What:              Nat’l Conference on Worker Safety and Health

When:             Tuesday June 2 at 11:00 am thru Thursday, June 4 at 5 pm

Where:            Conference Center at the Maritime Institute,

692 Maritime Blvd, Linthicum Heights, MD 21090

Plus:                Lobby Day in DC and Action at U.S. Chamber of Commerce

on Friday, June 5 (More details to follow).

A complete conference agenda is available here. The program includes dozens of workshops by leading organizers and health and safety practitioners on Basic Health and Safety Rights; Building Capacity for Disasters; Bilingual Worker Education; Lessons from Fatality Cases; Making OSHA Work; Whistleblower Protections, and many other critical topics.

Highlights include:

Tuesday, June 2, 7:00 p.m.: Screening of “A Day’s Work,” a new documentary about the lives of temporary workers, with a follow-up talk by producer Dave DeSario and Tim Bell of the Chicago Workers Collaborative, a non-profit organization which advocates for temps and other low-wage workers.

Wednesday. June 3rd at 1:00 p.m.:  Keynote address by Jordan Barab, Deputy Assistant Secretary for Occupational Safety and Health at the U.S. Department of Labor.

Wednesday. June 3rd at 7:00 pm:  National COSH Awards Banquet, recognizing local activists for innovation, organizing, activism and training. Also: The Annual Tony Mazzocchi Award, honoring a legendary health and safety pioneer.

Thursday June 4 at 8:45 a.m.: Media panel with Lydia DePillis, workplace reporter at the Washington Post; Howard Berkes, correspondent for National Public Radio’s investigative unit; and Michael Grabell, investigative reporter at ProPublica.org

Thursday, June 4 at 12:30 p.m. Keynote address by Tefere Gebre, Executive Vice President of the AFL-CIO.

“This is more than a conference. It’s a movement,” said Mary Vogel, Executive Director of National COSH.  “This will be a tremendously exciting event, bringing together people from different organizations, speaking different languages, with wide and varied experience on safety issues. We share a passion for doing all we can to make sure workers’ voices are heard, so that every worker can come home safely, every day, to his or her family.”

National COSH is the convenor and lead sponsor of this event.  Additional sponsors include LaborSafe Consulting, the National Air Traffic Controllers Association, the United Auto Workers, the Communication Workers of America, the Service Employees International Union, and the Brotherhood of Maintenance of Way Employees (IBT).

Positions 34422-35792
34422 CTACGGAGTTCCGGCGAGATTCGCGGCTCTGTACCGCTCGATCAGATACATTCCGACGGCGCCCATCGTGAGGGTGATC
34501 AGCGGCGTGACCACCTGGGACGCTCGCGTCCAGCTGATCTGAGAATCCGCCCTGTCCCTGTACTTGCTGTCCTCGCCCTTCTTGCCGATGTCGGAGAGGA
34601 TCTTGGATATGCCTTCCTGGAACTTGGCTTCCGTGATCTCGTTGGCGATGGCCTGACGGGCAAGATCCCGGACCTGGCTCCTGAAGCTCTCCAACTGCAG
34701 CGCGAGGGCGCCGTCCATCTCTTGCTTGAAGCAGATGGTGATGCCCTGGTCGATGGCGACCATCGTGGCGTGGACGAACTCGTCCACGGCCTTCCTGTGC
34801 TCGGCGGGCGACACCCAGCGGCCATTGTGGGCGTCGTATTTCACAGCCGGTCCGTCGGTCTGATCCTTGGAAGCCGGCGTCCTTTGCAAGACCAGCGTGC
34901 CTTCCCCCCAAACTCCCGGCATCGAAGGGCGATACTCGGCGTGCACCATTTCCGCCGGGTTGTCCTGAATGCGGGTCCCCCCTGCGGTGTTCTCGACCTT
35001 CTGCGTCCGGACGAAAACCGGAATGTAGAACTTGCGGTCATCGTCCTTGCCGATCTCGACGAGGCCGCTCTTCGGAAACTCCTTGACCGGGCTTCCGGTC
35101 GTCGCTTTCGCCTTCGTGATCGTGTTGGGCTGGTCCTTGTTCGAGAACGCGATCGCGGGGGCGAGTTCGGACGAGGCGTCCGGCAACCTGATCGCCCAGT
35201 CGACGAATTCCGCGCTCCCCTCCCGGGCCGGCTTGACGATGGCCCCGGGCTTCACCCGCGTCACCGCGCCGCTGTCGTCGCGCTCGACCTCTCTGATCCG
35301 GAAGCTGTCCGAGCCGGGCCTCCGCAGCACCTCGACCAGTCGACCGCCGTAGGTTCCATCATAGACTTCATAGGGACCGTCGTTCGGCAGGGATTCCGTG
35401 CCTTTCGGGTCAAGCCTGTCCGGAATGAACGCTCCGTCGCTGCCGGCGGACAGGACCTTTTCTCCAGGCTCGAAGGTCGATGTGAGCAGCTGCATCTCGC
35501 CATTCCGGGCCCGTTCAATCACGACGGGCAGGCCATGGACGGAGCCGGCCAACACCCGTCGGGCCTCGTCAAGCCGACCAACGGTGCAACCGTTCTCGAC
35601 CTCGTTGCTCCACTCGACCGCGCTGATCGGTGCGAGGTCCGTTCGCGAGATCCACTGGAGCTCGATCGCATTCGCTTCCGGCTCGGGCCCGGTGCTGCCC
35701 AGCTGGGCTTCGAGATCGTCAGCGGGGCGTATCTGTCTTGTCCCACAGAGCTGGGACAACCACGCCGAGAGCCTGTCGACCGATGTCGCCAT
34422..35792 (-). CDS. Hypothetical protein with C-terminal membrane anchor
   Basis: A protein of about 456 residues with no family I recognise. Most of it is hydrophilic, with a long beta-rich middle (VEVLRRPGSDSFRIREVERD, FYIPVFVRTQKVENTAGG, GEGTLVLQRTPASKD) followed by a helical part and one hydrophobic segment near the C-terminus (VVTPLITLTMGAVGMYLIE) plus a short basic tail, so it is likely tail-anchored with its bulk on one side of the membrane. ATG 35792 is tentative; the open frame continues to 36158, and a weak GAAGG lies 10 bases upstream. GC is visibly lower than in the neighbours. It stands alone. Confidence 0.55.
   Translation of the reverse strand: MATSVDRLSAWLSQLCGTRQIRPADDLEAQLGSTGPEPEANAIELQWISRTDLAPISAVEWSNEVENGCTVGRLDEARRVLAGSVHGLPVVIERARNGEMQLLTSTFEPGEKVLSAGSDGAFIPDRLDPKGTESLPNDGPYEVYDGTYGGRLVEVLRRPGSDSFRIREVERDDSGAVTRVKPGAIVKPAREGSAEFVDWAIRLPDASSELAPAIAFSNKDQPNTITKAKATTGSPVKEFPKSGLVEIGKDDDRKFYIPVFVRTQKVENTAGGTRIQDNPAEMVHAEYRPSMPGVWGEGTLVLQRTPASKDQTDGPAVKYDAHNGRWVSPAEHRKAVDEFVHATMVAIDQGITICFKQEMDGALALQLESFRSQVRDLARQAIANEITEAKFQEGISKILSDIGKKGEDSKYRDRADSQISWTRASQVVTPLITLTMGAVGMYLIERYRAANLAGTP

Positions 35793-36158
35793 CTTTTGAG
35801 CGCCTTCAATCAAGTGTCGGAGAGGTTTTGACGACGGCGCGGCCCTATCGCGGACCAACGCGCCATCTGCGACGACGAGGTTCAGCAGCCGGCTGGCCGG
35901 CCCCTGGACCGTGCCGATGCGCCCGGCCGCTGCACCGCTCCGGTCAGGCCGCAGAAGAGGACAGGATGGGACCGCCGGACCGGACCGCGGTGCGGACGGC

Note to reporters and editors: Media are invited to attend the National Conference on Worker Safety and Health, but not all sessions will be open. Please contact Roger Kerson, roger@rkcommunications.net to register in advance and for further information.

 

Head of Largest Federal Employee Union Calls for $15 an hour minimum wage

AFGE President: Tens of thousands of federal, D.C. government workers don’t earn living wage

AFGE Fight For 15WASHINGTON – The head of the largest union representing federal and D.C. government employees says the federal government should follow the lead of Los Angeles and other cities by raising the minimum wage for federal and D.C. government employees to $15 an hour.

“There are tens of thousands of federal and D.C. government employees who work full-time yet earn less than $15 an hour,” American Federation of Government Employees National President J. David Cox Sr. said. “The federal government should serve as an example for other employers to follow by providing its own employees with a living wage.”

This week, city leaders in Los Angeles voted to increase the minimum wage for municipal employees to $15 an hour over the next five years, joining three other cities that have enacted a $15 minimum wage in the past year. The current federal minimum wage is $7.25 an hour.

“Minimum wage workers today earn less than they did in 1950, when accounting for inflation. Employees who put in an honest day’s work should be able to feed their family and put a roof over their head without having to rely on government programs that are intended for the poor and indigent,” Cox said.

Last year, President Obama issued an executive order raising the minimum wage for federal contract workers to $10.10 an hour, yet the administration has resisted calls to support even that modest increase for the government’s own workers. AFGE and other labor unions on the Federal Prevailing Rate Advisory Committee made a proposal that the White House support increasing the minimum wage for hourly federal employees to $10.10 an hour. But the proposal died due to opposition from management representatives on the committee.

“The workers performing these low-paid jobs are just as vital to the mission of their agencies as everyone else. They are licensed practical nurses at our veterans’ hospitals, food service workers at our commissaries, and maintenance workers at our military bases. They are supporting our country, yet they are unable to support themselves and their families on the paltry wages they earn from the government,” Cox said.